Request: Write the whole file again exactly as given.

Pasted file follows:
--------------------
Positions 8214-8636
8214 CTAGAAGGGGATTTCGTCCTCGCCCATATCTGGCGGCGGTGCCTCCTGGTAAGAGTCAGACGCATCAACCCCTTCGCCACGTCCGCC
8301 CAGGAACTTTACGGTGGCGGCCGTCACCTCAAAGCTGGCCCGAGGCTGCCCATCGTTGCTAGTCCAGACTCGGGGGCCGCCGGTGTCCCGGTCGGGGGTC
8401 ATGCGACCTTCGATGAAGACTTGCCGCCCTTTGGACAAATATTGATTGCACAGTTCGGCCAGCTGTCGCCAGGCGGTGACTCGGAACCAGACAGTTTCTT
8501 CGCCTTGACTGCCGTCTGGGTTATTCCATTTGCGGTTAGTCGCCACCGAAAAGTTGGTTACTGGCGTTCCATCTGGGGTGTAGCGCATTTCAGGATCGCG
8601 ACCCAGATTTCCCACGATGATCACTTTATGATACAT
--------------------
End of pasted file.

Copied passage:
Positions 8214-8636
8214 CTAGAAGGGGATTTCGTCCTCGCCCATATCTGGCGGCGGTGCCTCCTGGTAAGAGTCAGACGCATCAACCCCTTCGCCACGTCCGCC
8301 CAGGAACTTTACGGTGGCGGCCGTCACCTCAAAGCTGGCCCGAGGCTGCCCATCGTTGCTAGTCCAGACTCGGGGGCCGCCGGTGTCCCGGTCGGGGGTC
8401 ATGCGACCTTCGATGAAGACTTGCCGCCCTTTGGACAAATATTGATTGCACAGTTCGGCCAGCTGTCGCCAGGCGGTGACTCGGAACCAGACAGTTTCTT
8501 CGCCTTGACTGCCGTCTGGGTTATTCCATTTGCGGTTAGTCGCCACCGAAAAGTTGGTTACTGGCGTTCCATCTGGGGTGTAGCGCATTTCAGGATCGCG
8601 ACCCAGATTTCCCACGATGATCACTTTATGATACAT